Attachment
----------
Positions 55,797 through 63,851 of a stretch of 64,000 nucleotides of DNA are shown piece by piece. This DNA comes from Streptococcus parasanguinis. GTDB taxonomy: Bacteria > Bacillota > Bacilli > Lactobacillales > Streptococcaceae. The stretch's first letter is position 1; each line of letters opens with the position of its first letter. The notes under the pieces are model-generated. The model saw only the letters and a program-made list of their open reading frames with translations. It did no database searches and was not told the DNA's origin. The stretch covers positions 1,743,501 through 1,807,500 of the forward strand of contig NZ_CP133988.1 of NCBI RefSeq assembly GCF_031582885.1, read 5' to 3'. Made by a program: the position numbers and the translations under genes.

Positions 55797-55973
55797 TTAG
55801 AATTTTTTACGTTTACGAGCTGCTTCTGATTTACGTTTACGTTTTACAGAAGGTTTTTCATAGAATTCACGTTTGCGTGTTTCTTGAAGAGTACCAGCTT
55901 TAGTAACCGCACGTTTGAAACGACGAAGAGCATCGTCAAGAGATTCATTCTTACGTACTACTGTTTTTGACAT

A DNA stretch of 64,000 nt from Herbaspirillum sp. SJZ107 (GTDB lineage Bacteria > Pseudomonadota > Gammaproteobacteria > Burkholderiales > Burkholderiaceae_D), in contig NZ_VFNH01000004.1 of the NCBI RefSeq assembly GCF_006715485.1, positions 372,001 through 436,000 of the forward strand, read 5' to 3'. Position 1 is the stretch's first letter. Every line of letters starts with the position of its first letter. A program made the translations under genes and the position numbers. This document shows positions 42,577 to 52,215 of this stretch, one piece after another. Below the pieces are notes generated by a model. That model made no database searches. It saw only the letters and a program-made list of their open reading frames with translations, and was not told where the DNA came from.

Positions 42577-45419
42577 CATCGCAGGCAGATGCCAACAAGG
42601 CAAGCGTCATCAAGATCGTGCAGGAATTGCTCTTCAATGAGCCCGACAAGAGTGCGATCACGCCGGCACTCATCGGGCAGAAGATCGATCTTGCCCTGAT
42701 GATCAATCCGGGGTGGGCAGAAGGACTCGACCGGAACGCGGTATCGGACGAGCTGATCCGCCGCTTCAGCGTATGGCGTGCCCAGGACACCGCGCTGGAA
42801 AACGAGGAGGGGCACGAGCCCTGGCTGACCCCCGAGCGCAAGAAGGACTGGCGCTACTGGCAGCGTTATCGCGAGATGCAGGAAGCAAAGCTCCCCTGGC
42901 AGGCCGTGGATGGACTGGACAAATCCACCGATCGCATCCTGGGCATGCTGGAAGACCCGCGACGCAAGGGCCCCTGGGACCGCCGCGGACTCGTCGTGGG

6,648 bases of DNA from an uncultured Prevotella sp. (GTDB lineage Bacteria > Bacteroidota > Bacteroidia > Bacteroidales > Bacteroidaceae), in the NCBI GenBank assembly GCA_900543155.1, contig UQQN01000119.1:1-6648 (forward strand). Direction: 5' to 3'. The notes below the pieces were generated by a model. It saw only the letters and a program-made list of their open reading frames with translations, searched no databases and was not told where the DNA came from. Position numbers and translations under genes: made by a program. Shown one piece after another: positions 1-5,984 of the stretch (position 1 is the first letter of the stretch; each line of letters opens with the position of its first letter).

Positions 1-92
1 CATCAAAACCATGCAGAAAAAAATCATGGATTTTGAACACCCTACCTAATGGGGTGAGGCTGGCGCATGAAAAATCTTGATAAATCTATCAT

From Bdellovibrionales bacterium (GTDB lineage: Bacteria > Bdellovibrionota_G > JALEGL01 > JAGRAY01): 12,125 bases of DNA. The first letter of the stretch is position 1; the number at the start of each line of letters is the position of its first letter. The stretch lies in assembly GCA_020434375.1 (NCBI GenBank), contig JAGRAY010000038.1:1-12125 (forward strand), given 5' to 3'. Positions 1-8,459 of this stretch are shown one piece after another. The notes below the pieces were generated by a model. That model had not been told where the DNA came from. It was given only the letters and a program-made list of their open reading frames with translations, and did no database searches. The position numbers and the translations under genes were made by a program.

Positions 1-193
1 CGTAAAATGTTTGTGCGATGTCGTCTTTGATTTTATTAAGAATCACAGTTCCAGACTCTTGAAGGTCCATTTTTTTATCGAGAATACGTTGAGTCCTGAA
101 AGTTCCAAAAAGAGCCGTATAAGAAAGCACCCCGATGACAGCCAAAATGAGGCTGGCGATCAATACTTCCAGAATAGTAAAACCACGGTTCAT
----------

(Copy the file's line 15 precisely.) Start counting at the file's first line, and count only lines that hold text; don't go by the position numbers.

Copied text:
1 CATCAAAACCATGCAGAAAAAAATCATGGATTTTGAACACCCTACCTAATGGGGTGAGGCTGGCGCATGAAAAATCTTGATAAATCTATCAT